When random error in every model is independent and identically distributed from a normal distribution (). Random error in mixture regression is from a normal distribution, either.

The proof can be found in the Appendix.

After proofing this theorem, we can use the evaluation methodology from regression to solve the quantity choosing in mixture regression.

3. Information Criterion for Quantity of Clusters Choosing

3.1. Information Criterion

For a regression problem, Akaike information criterion (AIC) or Bayesian information criterion (BIC) [10] is always used for evaluating a regression model [11] . Information criterion is based on information theory, it shows the information lost in a specify model. A trade-off between goodness of fitting and the complexity of the model is considered in information criterion:



The best model is the one with the minimum AIC (BIC). L is the likelihood function which states the goodness of fitting (expression (3)). k is the penalty of the information criterion standing for the number of unknown parameters in the model. In linear regression, k means the number of dependent variables. As for BIC, the penalty is larger, weight of penalty comes to from 2.

3.2. Information Criterion in Mixture Regression

In mixture regression, parameters in classification matrix should be considered as part of the estimator variables. Despite these variables, the model will tend to choosing a larger quantity of models which is also an overfitting problem.

For every observation, variable with the number of can ensure classification among g models. For example, if, for the ith observation, can complete determinate ith observation is from which cluster(model). As for the situation of, are requested to determinate the ith observation. k value (number of unknown parameters in the model) in information criterion of mixture regression should be:


Akaike information criterion for Mixture regression(AICM) and Bayesian information criterion for mixture (BICM) regression is:



AICM and BIC can be used for the quantity selecting in mixture regression problem. However, penalty weight for g in BICM is, rather than 2n in AICM which will lead to an underfitting result when g is larger. We will see the details of this point in next section.

4. Data Simulation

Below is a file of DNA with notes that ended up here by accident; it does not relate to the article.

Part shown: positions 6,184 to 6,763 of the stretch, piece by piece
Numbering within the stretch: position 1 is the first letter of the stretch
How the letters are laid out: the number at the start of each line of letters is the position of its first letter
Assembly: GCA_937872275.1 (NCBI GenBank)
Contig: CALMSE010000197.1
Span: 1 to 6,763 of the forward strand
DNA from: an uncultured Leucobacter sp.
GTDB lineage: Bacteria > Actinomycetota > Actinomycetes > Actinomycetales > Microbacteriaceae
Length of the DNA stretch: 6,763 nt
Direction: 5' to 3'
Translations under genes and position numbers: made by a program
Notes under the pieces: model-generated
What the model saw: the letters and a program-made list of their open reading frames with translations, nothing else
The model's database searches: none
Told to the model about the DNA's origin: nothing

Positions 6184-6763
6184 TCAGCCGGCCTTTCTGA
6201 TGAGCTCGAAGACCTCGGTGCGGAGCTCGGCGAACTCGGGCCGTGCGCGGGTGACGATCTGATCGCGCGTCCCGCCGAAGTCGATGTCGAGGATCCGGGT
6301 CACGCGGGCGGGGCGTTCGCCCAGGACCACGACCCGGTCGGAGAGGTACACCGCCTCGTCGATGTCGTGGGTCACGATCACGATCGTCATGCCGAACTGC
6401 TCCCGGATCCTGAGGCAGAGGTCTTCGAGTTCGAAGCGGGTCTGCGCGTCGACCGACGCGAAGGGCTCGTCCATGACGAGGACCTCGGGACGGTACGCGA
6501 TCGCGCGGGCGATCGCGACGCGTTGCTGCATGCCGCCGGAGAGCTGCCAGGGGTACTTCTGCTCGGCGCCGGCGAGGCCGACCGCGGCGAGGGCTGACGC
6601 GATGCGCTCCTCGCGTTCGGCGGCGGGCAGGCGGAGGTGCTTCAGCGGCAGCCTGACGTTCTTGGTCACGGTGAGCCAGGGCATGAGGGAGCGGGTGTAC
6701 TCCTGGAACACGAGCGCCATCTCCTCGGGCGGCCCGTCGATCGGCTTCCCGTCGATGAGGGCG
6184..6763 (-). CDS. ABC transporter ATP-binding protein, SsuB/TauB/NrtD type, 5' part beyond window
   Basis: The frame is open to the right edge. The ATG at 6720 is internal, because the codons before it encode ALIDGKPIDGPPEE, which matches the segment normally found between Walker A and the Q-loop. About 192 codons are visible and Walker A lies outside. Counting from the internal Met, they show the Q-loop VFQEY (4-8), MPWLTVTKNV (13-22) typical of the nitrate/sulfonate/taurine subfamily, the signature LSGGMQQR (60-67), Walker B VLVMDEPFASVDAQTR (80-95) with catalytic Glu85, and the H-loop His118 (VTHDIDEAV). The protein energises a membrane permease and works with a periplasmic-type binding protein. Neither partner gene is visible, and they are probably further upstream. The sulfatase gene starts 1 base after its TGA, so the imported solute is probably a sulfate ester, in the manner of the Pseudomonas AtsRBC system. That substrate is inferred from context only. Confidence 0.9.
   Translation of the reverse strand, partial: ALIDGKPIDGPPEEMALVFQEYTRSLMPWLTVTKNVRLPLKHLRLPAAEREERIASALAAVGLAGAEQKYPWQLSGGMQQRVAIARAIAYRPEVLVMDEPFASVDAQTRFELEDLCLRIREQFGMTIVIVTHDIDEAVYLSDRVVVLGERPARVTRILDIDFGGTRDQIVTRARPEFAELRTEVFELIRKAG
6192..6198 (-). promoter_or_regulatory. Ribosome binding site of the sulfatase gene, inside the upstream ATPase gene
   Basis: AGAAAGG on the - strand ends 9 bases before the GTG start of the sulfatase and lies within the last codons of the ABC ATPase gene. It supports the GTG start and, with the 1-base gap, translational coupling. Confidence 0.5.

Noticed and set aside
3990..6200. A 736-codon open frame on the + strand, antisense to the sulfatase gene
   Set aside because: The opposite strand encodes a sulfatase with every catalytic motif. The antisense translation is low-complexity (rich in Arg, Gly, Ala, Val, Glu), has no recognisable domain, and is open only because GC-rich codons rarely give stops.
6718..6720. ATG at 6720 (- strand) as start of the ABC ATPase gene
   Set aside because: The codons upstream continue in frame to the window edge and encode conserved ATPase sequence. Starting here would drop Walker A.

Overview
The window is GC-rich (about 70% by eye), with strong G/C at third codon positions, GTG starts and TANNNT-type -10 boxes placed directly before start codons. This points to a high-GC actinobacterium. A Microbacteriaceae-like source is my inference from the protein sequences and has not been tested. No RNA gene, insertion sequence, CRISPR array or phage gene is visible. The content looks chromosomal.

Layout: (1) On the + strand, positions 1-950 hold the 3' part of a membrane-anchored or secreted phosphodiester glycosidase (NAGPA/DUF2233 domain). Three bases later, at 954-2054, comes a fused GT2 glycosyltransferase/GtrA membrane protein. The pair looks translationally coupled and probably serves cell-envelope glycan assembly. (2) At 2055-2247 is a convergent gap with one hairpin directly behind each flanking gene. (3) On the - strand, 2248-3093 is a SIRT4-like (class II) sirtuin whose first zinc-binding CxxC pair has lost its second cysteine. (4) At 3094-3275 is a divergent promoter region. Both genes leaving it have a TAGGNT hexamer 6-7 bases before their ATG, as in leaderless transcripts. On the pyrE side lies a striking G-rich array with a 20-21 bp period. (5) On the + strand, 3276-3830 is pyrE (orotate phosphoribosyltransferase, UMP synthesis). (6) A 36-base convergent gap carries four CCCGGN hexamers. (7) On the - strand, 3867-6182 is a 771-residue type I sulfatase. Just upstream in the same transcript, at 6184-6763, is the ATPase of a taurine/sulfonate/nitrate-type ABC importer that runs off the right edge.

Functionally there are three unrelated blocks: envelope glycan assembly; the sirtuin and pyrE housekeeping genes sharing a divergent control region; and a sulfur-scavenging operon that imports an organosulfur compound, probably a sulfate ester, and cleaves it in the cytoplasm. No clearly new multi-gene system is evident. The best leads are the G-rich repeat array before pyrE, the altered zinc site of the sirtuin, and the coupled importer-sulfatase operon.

In order to validating the rationality of the model, we designed numeric simulations and generated sample data:

• Simulation I: 100 samples from 2 distributions. ().

• Simulation II:200 samples from 2 distributions. ().

• Simulation III:150 samples from 3 distributions. ().

4.1. Simulation I

Models from simulation I is:


where and. Every distribution has 50 observations. See Figure 1 to see the results when. We repeated the simulation for 100 times, use Mixreg package in R [12] to got the answer in Table 1.

Figure 1. Mixture regression when and.

Table 1. Simulation I of selecting quantity of models.

4.2. Simulation II

The models in simulation II is same as simulation I. While, the samples in simulation II is 100 for each distribution.


Figure 2 can be found in Appendix for simulation 2. Table 2 below is results for repeating 100 simulation.

4.3. Simulation III

Simulation III has three distributions with 50 samples in each distribution.


See Figure 3 for simulation III in Appendix, and result is shown in Table 3.

Figure 2. Mixture regression when and.

Table 2. Simulation II of selecting quantity of models.

Figure 3. Mixture regression when and.

Table 3. Simulation III of selecting quantity of models.

5. Conclusion

According to the results in three simulations, we can see AICM and BICM show a good result in small g () which choose the true quantity of models at a rate over 98%. While, ordinary AIC and BIC cannot point out the right quantity even once. In large samples, AICM and BICM perform well in simulation II. In small samples, simulation I, AICM tends to overfit the quantity and BICM tend to underfit the quantity in low probability of 2%. Simulation III shows an interesting results when; BICM is too underfitting, which means the weight of penalty is too large for selecting the quantity. AICM choose correctly for 97 times among 100 times. That validates the information we gave in Section 3.


Proof of theorem 1

Proof. Linear regression has the form of:

To proof this theorem, mixture regression need to be written as the form above. And when every random error has the same variance, random error in mixture regression is also a normal distribution.

In mixture regression problem, ith observation can be written as:

We have:

Because ith observation can be written as a product of vectors, population of observation can be written as. Where has:

For the observation is samed as ith single observation above. In this way, a mixture regression can be written as. As for the distribution of random error has:


is from a multivariate distribution, probablity of is:


In the distribution of variable, for any k has:


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Conflicts of Interest

The authors declare no conflicts of interest.

Cite this paper

Lang, D. and Ye, W. (2016) Selecting the Quantity of Models in Mixture Regression. Advances in Pure Mathematics, 6, 555-563. doi: 10.4236/apm.2016.68044.